About me

Hello! I’m a Philosophy Instructor at Missouri State University. I received my PhD from University of Georgia in 2017.

My areas of specialization are Social and Political Philosophy, Ethics, and Environmental Philosophy, and my areas of competency are Philosophy of Race, Aesthetics, Philosophy of Technology, and Feminist Philosophy.

I have published articles in the Journal of Aesthetics and Art Criticism and the Journal of Agricultural and Environmental Ethics. My article on street art is being hosted by the American Society for Aesthetics on their blog, Aesthetics for Birds. https://aestheticsforbirds.com/2016/11/17/afb-x-jaac-discussions-chackal-on-street-art/

I’ve been teaching college for 11 years, for the past five years as Instructor of Record at UGA, and have taught Introduction to Philosophy, Ethics, Critical Thinking, Symbolic Logic, Theories of Knowledge, Modern Philosophy, Philosophy of Religion, Feminist Philosophy, and Death and Dying.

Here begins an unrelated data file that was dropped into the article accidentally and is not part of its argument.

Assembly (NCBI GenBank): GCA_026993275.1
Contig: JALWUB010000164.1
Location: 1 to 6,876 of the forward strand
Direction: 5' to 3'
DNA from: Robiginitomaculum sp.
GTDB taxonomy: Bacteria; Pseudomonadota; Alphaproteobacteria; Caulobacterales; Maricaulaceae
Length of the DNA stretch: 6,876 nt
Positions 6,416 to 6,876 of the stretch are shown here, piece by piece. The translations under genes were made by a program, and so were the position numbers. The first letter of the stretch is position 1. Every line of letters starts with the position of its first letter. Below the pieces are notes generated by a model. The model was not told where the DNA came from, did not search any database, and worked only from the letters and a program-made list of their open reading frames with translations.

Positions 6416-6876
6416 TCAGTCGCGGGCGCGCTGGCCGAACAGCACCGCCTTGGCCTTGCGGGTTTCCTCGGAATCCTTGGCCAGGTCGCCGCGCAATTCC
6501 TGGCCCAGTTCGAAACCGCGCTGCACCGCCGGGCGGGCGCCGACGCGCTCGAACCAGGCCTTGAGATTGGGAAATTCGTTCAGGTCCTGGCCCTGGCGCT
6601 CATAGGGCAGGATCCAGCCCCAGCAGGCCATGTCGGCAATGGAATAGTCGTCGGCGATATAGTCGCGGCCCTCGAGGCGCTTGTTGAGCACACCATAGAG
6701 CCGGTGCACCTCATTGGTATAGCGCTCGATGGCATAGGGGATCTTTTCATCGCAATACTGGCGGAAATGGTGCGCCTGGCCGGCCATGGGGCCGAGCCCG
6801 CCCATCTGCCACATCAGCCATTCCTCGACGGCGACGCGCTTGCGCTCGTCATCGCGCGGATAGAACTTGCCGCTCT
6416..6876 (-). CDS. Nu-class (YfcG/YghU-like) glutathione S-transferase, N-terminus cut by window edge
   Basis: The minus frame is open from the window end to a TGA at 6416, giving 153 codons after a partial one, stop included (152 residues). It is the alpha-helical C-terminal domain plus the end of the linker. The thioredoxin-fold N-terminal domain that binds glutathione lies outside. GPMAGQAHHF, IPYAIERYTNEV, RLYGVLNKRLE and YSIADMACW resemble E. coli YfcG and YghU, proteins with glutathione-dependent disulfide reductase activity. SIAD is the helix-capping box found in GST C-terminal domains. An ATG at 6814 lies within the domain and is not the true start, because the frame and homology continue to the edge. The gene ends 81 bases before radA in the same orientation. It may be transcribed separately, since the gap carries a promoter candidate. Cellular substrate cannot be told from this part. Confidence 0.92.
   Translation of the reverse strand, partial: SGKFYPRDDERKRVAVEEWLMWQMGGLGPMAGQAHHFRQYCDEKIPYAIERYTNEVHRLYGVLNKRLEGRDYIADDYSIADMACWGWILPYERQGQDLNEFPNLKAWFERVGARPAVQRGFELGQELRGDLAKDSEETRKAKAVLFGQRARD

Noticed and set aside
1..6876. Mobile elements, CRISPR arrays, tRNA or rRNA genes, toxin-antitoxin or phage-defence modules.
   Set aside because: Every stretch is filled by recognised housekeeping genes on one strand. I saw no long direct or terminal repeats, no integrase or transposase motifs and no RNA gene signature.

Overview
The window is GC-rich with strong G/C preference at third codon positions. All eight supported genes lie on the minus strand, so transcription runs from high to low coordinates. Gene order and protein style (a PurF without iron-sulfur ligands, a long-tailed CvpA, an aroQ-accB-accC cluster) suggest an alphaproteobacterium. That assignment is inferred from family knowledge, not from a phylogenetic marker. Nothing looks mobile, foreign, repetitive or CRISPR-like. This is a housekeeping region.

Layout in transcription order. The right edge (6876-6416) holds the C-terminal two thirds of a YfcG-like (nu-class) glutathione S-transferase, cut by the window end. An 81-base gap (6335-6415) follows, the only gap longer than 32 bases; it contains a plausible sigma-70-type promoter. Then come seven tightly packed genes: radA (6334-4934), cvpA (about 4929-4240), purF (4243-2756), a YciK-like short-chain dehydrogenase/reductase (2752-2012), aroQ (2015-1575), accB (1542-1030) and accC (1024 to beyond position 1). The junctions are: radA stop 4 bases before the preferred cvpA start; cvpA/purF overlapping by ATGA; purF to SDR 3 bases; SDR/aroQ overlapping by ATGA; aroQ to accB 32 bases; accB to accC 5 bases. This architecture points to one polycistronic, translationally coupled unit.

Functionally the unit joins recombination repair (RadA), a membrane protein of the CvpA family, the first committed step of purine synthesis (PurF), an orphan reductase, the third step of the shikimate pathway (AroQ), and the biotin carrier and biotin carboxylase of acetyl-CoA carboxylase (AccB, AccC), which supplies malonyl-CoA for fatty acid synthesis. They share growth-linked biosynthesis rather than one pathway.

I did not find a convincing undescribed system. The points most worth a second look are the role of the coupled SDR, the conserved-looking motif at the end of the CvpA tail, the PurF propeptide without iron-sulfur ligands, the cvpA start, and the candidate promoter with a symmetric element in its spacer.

My dissertation, The Internal and External Dimensions of Ecological Autonomy is divided into three papers. In the first, I develop an account of relational autonomy that is ecological, viewing individuals as constituted in part by their environment. I argue that various externalities in the social environment obstruct autonomy, revealed best when autonomy includes embodied action, not just procedural thought. Social obstructions to autonomy affect both thought and action and can be instances of political and epistemic injustice. In paper two, I claim that the environment also generates autonomy through social resources stemming from one’s place, the physical/social and natural/artificial environment, and one’s community— the body of interdependent individuals dwelling in a place. In the last paper, I discuss the concept of community autonomy and argue for an account of collective belief and decision formation. Communities need a competent and authentic procedure to aggregate individual beliefs into collective ones in order to be internally autonomous.